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I want to write about men out doing whaling and fishing with the type of technology similar to that of early 1700s boating. They are going to have a blunderbuss, use old harpoon fishing, sail boats made of wood etc. However, I don't know as much about this subject as I would like to. Where could I learn more about how the men on the boat worked, what they did, how they whaled, etc?

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    $\begingroup$ Wikipedia is a good start: History of Whaling $\endgroup$ – Spencer Mar 18 '18 at 1:47
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    $\begingroup$ +1 for not demanding that we answer the question for you. $\endgroup$ – RonJohn Mar 18 '18 at 2:28
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    $\begingroup$ I love seeing questions of "Where do I find this information" because they are invariably useful to someone else later. And while they're not particularly common, resource questions are definitely on-topic here. They even have their own tag. $\endgroup$ – Andon Mar 18 '18 at 2:31
  • $\begingroup$ History of fishing - en.wikipedia.org/wiki/History_of_fishing $\endgroup$ – chasly from UK Mar 9 at 23:00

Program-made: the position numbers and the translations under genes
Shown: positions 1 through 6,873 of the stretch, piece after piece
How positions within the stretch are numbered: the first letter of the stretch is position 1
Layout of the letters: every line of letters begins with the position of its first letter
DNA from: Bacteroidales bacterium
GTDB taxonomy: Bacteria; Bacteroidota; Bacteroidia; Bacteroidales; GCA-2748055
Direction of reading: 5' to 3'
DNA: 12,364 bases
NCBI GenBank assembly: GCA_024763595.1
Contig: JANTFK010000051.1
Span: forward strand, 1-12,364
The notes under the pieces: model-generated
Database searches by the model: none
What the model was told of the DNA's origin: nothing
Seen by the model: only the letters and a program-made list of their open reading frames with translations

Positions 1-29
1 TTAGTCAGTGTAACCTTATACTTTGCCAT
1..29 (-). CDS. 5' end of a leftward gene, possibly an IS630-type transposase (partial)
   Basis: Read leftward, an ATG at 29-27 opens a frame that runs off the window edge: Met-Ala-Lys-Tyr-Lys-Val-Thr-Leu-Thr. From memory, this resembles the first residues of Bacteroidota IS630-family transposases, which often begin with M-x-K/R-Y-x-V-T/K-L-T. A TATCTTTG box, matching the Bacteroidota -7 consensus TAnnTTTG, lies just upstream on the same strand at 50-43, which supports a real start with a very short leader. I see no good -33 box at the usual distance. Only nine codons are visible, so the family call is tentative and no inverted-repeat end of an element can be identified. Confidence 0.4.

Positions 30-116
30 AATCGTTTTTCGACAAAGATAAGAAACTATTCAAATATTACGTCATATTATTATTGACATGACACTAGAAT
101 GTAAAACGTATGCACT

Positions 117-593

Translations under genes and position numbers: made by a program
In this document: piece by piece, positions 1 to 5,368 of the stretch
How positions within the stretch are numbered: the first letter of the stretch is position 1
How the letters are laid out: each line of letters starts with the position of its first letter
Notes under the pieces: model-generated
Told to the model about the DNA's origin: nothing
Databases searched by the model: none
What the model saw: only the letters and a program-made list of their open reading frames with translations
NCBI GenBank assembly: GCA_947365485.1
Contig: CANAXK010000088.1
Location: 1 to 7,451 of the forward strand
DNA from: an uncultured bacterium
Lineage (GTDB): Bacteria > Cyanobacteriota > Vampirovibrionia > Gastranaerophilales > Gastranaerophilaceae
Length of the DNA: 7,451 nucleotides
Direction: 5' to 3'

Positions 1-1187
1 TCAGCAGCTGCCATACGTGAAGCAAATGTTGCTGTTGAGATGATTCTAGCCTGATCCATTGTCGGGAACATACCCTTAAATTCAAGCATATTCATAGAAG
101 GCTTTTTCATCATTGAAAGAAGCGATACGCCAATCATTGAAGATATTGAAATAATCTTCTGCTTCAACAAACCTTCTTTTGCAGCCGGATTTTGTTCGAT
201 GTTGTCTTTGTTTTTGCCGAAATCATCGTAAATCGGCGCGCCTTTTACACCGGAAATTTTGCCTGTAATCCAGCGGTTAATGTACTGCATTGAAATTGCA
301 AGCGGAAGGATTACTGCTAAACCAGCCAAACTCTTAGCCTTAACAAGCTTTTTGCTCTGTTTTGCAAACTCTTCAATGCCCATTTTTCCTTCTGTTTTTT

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Use Moby-Dick

There was an American author, Herman Melville, who, sometime around the middle of the 19th century, wrote a thousand pages book about whaling. While this is 1850 instead of 1750, the characters live and work aboard a ship, the Pequod, which is described as "a ship of the old school", "long seasoned and weather-stained in the typhoons and calms of all four oceans". Since it is unlikely that the readers will know the difference, if there is any difference, between the whalers of 1750 and those of 1800, I believe that Moby-Dick would do very well indeed.

Queequeg Final Chase

An artists impression of the boats and whalers described in Moby-Dick. (Pictures from Wikimedia, public domain.)

For those readers who don't have a personal acquaintance with Moby-Dick: Melville likes to engage in long and loving descriptions of technology, processes, and culture. One can safely use Moby-Dick as a guide on how to hunt sperm whales. One can safely use White Jacket as a guide to the life aboard an early 19th century warship. While Moby-Dick is notorious for dedicating a whole chapter to the description of the harpoon line, White Jacket has an equally entertaining description of mast and spar technology.

But wait there’s more

There is an entire site, The Plough Boy Anthology, dedicated to 19th century American whaling; I would recommend Thomas Beale’s Natural History of the Sperm Whale, London, 1839. Containing: Its anatomy and physiology – Food – Spermaceti – Ambergris – Rise and progress of the fishery –Chase and capture – "Cutting in" and "trying out" – Description of the ships, boats, men, and instruments used in the attack; with an account of its favourite places of resort.

Boats attacking whales
(source: mysite.du.edu)

Boats attacking whales, from the Natural History of the Sperm Whale by Thomas Beale, 1839, available at the Plough Boy Anthology.